I rarely see rechargeable batteries being used in wireless microphones-almost all video producers and A/V companies prefer single-use alkaline batteries. Why is that? We trust rechargeable batteries for our video cameras; long ago, photographers switched to rechargeables for both their DSLR cameras and flashes, so why not use rechargeables for wireless microphones? As early as 2004, I had firsthand experience of the benefits of rechargeable batteries. While on a vacation following a video shoot in Belgium, I took a lot of photos with a Fuji digital camera. I noticed that I would get very little battery life with alkaline AA batteries, but I never ran dead using rechargeable batteries.
Since then, I've had the feeling that rechargeable AA batteries were equal to or better than alkaline for certain applications. I now know that much of the reason for the difference is that rechargeables perform better than the alkaline batteries in high-drain devices, due to a lower internal resistance. But what about in low-drain devices such as wireless transmitters?
Armed with this hypothesis, I set out to determine specifically if rechargeable AA batteries were equal to their disposable alkaline counterparts when used in wireless microphones.
A Battery of Tests
In my research for this article, I came across a forum on DVcreators.net discussing the use of rechargeable batteries that I feel sums up what is commonly and incorrectly believed. One forum member wrote, "AA batteries are generally 1.5V so the rechargeables you mention at 1.2V may work, but the life expectancy would of course be much shorter."
In theory, it makes sense that the stated voltage difference would be the deciding factor. But in testing, the opposite held true: Nickel-metal hydride (NiMH) batteries had a higher voltage than alkaline batteries at about the 5-6 hour mark, which is when it matters the most.
My test batteries fell into three categories: alkaline, NiMH rechargeable, and low self-discharge NiMH rechargeable. For the record, I conducted full tests only on the transmitters, as they have higher power requirements, but you can expect up to a 50% longer run time with the same batteries in the receiver.
Sennheiser ships its Evolution 100 kits with standard 1.5V Duracell brand alkaline CopperTop batteries, so I used those supplied as my baseline. I recorded the voltage under load every half hour and counted how many bars were remaining on the battery meter. Three bars corresponded to a voltage exceeding 1.3V; two bars >1.16V; one bar >1V; and no bars corresponded to a voltage under 1V.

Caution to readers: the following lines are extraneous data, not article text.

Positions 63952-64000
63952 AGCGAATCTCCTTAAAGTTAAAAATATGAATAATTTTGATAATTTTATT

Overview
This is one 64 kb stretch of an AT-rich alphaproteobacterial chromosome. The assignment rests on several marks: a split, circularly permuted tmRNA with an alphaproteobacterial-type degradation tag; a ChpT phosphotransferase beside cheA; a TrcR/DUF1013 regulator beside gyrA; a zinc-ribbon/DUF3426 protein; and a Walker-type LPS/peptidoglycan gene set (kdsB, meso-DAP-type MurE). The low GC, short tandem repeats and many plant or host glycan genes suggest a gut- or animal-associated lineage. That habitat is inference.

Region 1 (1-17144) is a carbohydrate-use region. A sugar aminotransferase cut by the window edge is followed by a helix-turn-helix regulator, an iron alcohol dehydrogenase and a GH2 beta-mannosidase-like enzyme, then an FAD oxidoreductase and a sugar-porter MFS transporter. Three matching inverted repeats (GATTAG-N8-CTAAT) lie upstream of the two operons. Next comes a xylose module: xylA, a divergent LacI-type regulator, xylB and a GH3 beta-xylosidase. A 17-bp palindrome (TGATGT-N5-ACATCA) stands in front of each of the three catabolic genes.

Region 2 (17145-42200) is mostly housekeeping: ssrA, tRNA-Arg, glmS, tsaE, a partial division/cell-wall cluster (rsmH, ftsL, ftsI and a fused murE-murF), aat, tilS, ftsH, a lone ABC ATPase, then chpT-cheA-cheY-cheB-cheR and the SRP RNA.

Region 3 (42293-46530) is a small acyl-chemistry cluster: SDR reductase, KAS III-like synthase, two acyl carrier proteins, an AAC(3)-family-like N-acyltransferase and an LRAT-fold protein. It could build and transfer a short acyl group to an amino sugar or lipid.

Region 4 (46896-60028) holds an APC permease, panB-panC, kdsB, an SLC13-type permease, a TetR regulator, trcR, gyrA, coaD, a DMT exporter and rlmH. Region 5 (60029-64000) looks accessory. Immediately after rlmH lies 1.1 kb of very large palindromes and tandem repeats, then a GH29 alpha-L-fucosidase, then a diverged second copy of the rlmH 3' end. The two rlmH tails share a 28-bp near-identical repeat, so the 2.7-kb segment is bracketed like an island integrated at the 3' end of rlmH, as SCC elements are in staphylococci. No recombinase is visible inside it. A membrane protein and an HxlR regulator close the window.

The Duracell CopperTop batteries started at a voltage under load just below 1.6V and lasted 3 hours at three bars; an additional 5 hours at two bars; and another 3.5 hours before flashing the low-battery indicator, which lasted less than 30 minutes. Sennheiser states that G3s with supplied alkaline batteries give 8 hours of operating time. My test revealed that this brings us just to the point where the battery-remaining bar enters the one-bar range. With alkaline batteries, the bars corresponded nicely to the manual's suggestion that three bars = 100%; two bars = 70%; and one bar = 30%, although it should probably read three bars =70%-100%; two bars = 30%-70%; and one bar = <30%.
I then tested a pair of Duracell Ultra Digital batteries. I read an account from a user on the same DVcreators forum that a Duracell rep told him that Duracell PROCELLs were the same as the regular CopperTop Batteries, but the rep "recommended using the Duracell Ultra battery, which has a 50% longer life, which would be ideal for high-drain devices." Surprisingly, the Ultras have the same discharge profile for the first 8 hours but had a shorter life onward. I attribute much of that to the fact that the Ultras were set to expire in March 2015 while the CopperTops were an entire year newer with a March 2016 expiration date; also the transmitters are not what you would consider a high-drain device, such as a camera flash or a remote-controlled vehicle.